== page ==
Jesus’ intimate relationship with His Father is what enabled Him to obey His Father even to the point of death on a cross (Philippians 2:6-8). He laid down His life for the sheep. When Jesus was verbally and physically abused by His enemies, He did not retaliate. Instead, “He committed Himself to Him Who judges righteously” and He “bore our sin in His own body on the tree, that we, having died to sins, might live for righteousness – by whose stripes you were healed.” (I Peter 2:23-24). Peter explains further why Jesus bore our sins in His own body. “For you were like sheep going astray, but have now returned to the Shepherd and Overseer of your souls.” (I Peter 2:25). When Christians face injustice and suffering, they can be reassured that they have a good “Shepherd” who cares for them and provides for them. This Good Shepherd is the “Overseer” of their souls who protects and watches over them.

I am reminded of a story I heard about a Christian woman who invited her unbelieving feminist female friend to church one Sunday. After the pastor finished preaching about the role of men and women in marriage from Ephesians 5:22-33, the feminist looked at her friend and said, “I could follow a man who is willing to die for me.” The Christian woman replied, “There is such a Man and His name is Jesus Christ.” Knowing the love that Christ has for us draws us closer to Him as our Good Shepherd. When you know that Someone genuinely loves you enough to die for you, you can trust Him to lead you and care for you.

Prayer: Dear Lord Jesus, living in this time of COVID and social unrest, it can be easy to feel alone and unimportant. We may feel that You have lost our address and do not even care about us. But Your Word reminds us that this is not even close to the truth. You are our Good Shepherd and You know Your sheep intimately. Our feelings may tell us that we are all alone and unimportant to You, but Your voice of truth reminds us that You are always with us and Your eyes and ears never take their focus off of us. Your love for us is constant regardless of our past. You demonstrated this when You died for us even though we were still undeserving sinners (Romans 5:8). The more we focus on the truth of Your constant love and care for us, the more we will want to draw close to You. Your love casts out fear. Your love removes the barriers we have erected to protect ourselves. Though we were once lost sheep, we have now returned to You, Lord Jesus, the Good Shepherd and Overseer of our souls. We can now trust You to provide, protect, and guide His precious sheep so we can live to please You alone. The more we know You, the more we want to make You known. In Your matchless name we pray. Amen.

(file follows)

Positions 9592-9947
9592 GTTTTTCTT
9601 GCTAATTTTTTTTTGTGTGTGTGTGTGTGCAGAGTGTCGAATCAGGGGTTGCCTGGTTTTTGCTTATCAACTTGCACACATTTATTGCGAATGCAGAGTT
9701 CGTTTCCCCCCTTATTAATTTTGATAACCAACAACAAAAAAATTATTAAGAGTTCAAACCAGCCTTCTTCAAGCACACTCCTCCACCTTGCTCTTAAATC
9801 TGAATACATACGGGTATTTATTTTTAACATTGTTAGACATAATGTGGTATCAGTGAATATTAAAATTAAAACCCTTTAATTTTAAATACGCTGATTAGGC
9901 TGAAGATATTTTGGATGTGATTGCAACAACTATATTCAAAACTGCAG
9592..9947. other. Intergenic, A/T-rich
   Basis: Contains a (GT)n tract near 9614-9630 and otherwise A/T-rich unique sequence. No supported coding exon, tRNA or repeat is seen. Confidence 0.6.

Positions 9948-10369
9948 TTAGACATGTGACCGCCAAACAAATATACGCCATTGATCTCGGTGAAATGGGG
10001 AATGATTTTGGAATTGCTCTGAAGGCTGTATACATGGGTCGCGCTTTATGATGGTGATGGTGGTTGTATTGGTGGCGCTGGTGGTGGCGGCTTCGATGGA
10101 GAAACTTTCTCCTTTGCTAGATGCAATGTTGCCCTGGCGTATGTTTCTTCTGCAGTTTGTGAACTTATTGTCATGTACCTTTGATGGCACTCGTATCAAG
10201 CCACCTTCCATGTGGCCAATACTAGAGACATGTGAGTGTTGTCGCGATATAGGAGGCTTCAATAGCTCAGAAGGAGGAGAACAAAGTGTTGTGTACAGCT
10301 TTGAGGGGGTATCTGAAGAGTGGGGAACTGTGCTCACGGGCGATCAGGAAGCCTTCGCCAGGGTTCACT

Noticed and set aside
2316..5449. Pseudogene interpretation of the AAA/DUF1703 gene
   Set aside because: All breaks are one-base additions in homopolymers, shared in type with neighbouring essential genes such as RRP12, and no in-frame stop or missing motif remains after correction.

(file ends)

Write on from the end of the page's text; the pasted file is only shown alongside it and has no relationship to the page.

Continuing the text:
How can I overcome spiritual blindness? Part 5

“Then he said, ‘Lord, I believe!’ And he worshiped Him.” John 9:38

Unable to overcome the former blind man’s logic and the evidence of a miracle, the Pharisees answered and said to him, ‘You were completely born in sins, and are you teaching us?’ And they cast him out.” (John 9:34). They were saying that this man’s blindness was due to specific sins in his life to shame him into silence and discredit his testimony. He could not teach them because he was a sinner and they were righteous. This is the fifth symptom of spiritual blindness – DISTORT THE TRUTH ABOUT THEMSELVES (John 9:34) – they perceived themselves to be superior to this former blind man and to Jesus for that matter. These educated religious leaders were unwilling to learn from a beggar. They continued in their stubborn rejection of Christ despite the overwhelming reasons to believe in Him.

“They cast him out” of the synagogue to silence him and limit his influence of others. This also served as a warning to others who are tempted to confess that Jesus is from God. This is probably the best thing that could have happened to the former blind man because now he would not have to listen to the works-salvation message of the Pharisees. He was now more prepared for his next encounter with Jesus. God can use the rejection of others to make non-Christians more open to hearing the gospel.

Perhaps you have experienced rejection from your spiritual leaders or religious community because of your interest in Jesus Christ. You have interacted with Christians and they have shown you love instead of hatred. In fact, they have shown you more love than the people of your own religion. And this increases your interest in Jesus.

The Bible then tells us that “Jesus heard that they had cast him out; and when He had found him…” (John 9:35a). Hearing of his excommunication, Jesus sought the former blind man out. Jesus did the seeking since the man had not yet seen Jesus.